In October ART AFRICA attended the 19th Contemporary Art Festival Sesc-Videobrasil: Southern Panoramas, in São Paulo. The following positioning piece – which appears in the December Issue of ART AFRICA, ‘Whose South Is It Anyway’ – was written by the fair’s seminar curator Sabrina Moura as a continuation of some of the discussions that were held over the course of the festival.
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In the arts, concepts are often used as discursive tools to support artistic and curatorial projects that derive their strength from the realm of theory. But, how often do we ask ourselves what concepts really convey? What meanings do they assume and which histories do they carry? How are they shaped according to the different contexts of their use?
In reflecting upon these questions, I take as a starting point the very notion of the Global South, where its practical and theoretical uses circulate extensively between the fields of international relations, economics and social sciences. If, on the one hand, the core of its existence rests on direct and horizontal relationships between so-called peripheral countries, then on the other hand, its recurrent uses on the international agenda essentialises its meaning. This essentialisation turns into commodity one of its most precious assets: the call for critical thought generated from local axles, whose force and singularity allows for the renewal of contents and interlocutors in various areas of knowledge.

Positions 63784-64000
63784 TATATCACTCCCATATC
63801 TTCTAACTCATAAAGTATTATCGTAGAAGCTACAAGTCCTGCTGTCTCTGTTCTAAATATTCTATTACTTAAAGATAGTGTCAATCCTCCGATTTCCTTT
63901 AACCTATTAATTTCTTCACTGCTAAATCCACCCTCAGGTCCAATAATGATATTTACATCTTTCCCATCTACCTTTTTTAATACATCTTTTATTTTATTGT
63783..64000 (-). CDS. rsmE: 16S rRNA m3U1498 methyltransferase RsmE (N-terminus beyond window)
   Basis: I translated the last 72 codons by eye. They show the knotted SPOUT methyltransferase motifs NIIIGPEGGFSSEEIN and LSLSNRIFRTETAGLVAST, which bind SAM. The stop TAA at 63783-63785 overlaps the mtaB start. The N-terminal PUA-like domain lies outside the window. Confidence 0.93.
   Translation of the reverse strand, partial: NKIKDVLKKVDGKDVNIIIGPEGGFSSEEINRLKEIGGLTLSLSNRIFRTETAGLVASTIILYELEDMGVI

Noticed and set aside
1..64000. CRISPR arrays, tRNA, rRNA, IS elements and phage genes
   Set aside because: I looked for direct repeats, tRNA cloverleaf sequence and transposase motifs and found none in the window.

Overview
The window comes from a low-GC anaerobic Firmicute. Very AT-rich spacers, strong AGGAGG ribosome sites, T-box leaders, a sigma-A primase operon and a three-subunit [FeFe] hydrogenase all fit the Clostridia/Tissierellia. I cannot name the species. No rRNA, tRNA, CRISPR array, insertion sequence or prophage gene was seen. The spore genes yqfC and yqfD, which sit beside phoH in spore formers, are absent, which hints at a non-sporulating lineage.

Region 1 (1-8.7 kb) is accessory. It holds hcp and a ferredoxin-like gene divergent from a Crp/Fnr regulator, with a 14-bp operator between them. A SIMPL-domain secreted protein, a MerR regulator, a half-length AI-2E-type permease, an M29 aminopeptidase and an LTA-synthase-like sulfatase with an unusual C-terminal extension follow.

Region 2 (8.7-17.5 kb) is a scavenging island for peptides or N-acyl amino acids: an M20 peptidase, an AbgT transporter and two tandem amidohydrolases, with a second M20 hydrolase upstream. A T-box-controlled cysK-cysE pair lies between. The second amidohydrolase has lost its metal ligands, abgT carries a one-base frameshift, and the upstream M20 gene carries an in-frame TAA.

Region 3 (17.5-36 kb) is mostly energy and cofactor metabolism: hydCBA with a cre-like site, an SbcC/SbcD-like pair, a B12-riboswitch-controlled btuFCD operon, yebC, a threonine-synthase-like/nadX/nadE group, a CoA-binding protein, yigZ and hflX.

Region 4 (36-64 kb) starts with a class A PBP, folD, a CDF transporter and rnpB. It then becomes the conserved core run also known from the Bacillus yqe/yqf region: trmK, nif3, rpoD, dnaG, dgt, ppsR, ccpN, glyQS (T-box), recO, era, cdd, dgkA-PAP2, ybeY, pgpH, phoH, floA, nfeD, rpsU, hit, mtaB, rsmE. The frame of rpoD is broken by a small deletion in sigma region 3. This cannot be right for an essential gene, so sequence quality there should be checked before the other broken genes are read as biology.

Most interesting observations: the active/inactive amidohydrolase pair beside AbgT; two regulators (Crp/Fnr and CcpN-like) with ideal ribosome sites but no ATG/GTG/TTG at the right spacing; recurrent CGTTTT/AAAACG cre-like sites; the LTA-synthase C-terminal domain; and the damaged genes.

In 2011, the French philosopher Edgar Morin devised a seminar in Rio de Janeiro entitled For a Southern Thought (Para um pensamento do Sul/ Pour une pensée du Sud). In his introductory piece, Morin invited the audience to take the south as a relative concept where any reductionist gaze leading to its reification or substantiation should be avoided. Paradoxically, in the lines that followed his text, the author suggested a sort of mission guide for the theoretical project of the ‘South.’ In his words, a Southern thought should restore not only the “affective” and “the feelings of honor and hospitality”1 in human experience, but also it should problematise our understanding of knowledge itself, “in a permanent dialogue […] between reason and passion.” Here, it seems that the pedagogical and redemptive tone of these assumptions stand on the same substantialised mission that Morin himself claimed to avoid.
Two decades earlier, the same author published an essay in the catalogue of the exhibition ‘Il Sud del Mondo, L’Altra Arte Contemporanea’ (1991), held in the city of Marsala, Italy. Curated by Carmelo Strano, the ‘South’ that was presented in the show failed to escape the same dilemmas of an idealised territory, whose ways of making and living would be responsible for a new artistic creation that emerged “far from the confusion of modern civilisation.” It is curious to notice that, while looking into the artistic production of that region, Strano seemed to respond more to the political and cultural anxieties of Europe itself2 than to an effective questioning of the structures which changed the international circulation of art produced by peripheral countries. During that period, the fall of the Iron Curtain had already dealt one of the most severe blows to the polarisation between communism and capitalism; and while the notion of third-world (which roughly represents the South today) was still used as a socio-economic category for the classification of underdeveloped countries, it also served as an argument for initiatives that took this territory as a powerful axis of political and social renewal.